English – Handwriting


Children at Christ Church & Holy Trinity Schools are taught to write in a cursive script from Reception Class.

Research has shown that the use of a continuous cursive handwriting style plays a significant role, not only in developing fine motor skills but also in learning spelling patterns. This is particularly important for children who struggle with spelling and find decoding writing patterns challenging.

A huge emphasis is placed on developing fine motor skills in EYFS and a wide range of activities are available both inside and outside the classroom.

Children in EYFS regularly take part in ‘dough disco’. Dough disco involves moulding play dough in time to music and performing different actions such as rolling it into a ball, flattening it, putting each individual finger into the dough, rolling it into a sausage and squeezing it.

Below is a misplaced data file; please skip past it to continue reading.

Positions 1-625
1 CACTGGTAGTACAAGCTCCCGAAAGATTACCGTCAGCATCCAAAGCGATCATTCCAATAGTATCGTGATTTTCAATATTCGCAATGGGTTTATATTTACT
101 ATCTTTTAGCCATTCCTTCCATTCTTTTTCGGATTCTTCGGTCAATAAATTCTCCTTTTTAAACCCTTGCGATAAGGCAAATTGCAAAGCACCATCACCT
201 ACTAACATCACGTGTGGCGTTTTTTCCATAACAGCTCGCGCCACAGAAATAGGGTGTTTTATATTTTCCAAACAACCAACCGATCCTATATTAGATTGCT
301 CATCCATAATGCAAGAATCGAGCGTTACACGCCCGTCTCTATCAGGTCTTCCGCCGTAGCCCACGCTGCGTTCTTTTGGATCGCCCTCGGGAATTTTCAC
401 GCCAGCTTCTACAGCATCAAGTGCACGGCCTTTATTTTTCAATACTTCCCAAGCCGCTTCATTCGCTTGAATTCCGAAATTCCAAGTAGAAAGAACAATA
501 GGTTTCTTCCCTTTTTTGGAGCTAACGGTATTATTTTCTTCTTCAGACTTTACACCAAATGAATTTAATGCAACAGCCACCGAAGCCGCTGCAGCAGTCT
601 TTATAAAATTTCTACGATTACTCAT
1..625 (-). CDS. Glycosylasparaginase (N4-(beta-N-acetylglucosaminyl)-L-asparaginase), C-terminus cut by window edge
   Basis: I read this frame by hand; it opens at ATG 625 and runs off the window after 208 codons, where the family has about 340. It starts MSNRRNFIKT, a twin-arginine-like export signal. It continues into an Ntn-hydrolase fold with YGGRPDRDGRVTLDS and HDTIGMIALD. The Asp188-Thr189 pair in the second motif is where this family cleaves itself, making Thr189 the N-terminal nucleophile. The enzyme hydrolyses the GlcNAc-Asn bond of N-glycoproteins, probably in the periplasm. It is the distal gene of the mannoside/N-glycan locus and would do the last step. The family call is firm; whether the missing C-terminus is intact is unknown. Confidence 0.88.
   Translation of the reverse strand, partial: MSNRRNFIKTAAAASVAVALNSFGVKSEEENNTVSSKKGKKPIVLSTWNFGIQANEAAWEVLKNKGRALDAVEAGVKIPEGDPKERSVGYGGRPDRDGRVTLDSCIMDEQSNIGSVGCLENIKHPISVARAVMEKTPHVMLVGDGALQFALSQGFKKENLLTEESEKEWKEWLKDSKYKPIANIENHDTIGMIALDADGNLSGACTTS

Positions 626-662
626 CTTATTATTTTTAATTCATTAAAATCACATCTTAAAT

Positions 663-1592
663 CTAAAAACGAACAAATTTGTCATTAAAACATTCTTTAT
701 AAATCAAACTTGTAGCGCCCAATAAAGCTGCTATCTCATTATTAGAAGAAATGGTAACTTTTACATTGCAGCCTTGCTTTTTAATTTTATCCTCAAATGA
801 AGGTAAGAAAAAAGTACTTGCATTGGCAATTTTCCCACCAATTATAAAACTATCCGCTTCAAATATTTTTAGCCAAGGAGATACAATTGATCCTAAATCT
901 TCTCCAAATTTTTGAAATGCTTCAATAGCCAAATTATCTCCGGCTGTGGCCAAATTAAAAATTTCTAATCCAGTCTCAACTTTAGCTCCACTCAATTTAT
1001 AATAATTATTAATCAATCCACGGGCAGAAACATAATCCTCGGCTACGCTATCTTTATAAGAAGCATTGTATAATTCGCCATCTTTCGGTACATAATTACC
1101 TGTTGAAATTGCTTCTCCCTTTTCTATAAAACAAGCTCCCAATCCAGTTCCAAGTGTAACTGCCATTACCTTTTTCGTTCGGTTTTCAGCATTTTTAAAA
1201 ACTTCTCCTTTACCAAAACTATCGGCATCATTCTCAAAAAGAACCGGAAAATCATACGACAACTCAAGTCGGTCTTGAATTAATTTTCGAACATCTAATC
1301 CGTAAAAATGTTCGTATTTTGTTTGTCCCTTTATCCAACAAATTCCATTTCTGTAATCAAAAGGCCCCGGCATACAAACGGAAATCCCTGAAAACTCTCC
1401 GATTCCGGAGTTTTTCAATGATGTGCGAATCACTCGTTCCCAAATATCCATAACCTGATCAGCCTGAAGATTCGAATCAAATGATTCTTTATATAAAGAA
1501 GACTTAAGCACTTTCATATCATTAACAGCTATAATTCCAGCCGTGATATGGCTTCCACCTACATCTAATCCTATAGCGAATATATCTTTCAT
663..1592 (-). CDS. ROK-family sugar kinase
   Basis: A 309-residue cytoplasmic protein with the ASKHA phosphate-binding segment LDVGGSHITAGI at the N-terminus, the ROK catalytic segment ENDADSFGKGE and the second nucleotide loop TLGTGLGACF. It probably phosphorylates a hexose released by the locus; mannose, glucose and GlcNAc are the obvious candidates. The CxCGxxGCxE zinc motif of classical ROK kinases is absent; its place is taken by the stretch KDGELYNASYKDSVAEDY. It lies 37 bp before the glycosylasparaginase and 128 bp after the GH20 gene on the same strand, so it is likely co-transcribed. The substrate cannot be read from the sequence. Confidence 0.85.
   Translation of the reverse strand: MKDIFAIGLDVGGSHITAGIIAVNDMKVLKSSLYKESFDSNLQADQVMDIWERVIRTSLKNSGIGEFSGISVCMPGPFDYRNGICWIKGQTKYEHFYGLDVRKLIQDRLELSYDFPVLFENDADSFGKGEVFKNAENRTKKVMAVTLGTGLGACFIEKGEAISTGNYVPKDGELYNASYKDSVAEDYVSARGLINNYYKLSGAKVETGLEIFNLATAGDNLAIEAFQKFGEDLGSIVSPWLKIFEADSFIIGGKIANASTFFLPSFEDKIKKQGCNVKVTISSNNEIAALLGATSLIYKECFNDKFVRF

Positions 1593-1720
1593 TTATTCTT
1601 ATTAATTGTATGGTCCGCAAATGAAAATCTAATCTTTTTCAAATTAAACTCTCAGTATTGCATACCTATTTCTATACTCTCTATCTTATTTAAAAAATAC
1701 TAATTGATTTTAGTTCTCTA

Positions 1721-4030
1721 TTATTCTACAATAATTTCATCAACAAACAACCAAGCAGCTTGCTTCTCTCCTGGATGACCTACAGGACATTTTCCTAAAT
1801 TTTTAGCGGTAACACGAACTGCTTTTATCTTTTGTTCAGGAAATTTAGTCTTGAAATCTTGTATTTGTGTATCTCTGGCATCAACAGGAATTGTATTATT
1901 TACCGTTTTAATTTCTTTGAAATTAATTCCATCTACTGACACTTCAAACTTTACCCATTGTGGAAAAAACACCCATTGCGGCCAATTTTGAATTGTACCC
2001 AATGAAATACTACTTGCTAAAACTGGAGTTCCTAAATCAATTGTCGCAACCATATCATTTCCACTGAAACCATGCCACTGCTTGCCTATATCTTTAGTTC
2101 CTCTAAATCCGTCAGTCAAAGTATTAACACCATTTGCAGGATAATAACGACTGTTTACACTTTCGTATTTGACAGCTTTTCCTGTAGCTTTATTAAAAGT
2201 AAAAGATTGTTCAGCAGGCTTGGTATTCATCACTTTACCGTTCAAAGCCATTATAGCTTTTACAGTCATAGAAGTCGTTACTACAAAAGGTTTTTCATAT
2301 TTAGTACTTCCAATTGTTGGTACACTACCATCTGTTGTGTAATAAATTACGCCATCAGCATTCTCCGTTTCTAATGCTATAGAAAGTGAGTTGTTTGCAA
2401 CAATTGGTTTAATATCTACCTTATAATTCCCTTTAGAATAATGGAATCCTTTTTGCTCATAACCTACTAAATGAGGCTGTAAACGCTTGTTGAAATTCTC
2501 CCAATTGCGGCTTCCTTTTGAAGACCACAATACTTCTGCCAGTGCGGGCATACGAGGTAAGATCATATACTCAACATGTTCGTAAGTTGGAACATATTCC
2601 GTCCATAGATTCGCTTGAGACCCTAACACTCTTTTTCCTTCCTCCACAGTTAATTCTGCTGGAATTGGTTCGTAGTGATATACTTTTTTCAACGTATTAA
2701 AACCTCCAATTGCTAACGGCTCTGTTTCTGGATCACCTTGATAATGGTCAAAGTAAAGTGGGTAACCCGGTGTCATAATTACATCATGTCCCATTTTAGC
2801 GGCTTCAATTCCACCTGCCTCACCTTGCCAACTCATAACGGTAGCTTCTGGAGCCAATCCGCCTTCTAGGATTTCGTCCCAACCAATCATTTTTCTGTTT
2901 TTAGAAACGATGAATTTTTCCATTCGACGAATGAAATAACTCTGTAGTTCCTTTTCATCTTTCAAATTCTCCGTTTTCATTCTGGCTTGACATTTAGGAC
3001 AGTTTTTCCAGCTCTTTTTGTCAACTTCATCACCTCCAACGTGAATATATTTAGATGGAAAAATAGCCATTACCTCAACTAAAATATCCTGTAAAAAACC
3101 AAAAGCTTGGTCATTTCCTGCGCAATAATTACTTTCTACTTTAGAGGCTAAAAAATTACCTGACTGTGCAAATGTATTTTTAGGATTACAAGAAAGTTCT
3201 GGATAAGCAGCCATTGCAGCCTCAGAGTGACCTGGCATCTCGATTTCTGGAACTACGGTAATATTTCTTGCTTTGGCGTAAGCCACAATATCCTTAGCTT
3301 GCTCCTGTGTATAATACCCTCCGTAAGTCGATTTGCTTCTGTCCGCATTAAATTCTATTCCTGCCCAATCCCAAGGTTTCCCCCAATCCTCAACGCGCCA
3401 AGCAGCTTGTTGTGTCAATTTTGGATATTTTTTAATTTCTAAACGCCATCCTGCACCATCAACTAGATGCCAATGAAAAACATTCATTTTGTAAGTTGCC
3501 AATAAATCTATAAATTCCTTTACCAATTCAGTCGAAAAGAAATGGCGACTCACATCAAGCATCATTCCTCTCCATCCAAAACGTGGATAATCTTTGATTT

From Year 1 to Year 6 children have regular discreet handwriting lessons where spelling is used as a focus for rehearsing the joins.

The letters are split into families depending upon the way they are formed.

We have:

The straight letters i l t u
The 2 o’clock letters c a d g q s
The tunnel letters n m h b p
The top joiners o r v w
The square letters x z
The odd letters f k f y e

Children’s handwriting is monitored regularly by the class teacher and they are sent to the English co-ordinator if they meet all of the criteria to receive a pen licence.

The children must meet this criteria:

I always write lower case letters ½ the line space
I always write capital letters in proportion to lower case letters
I always start, finish and join all lower case and upper case letters in the correct place
I always make my ascenders touch the top line
I always make my descenders sit on the line and hang below
I always space letters and words correctly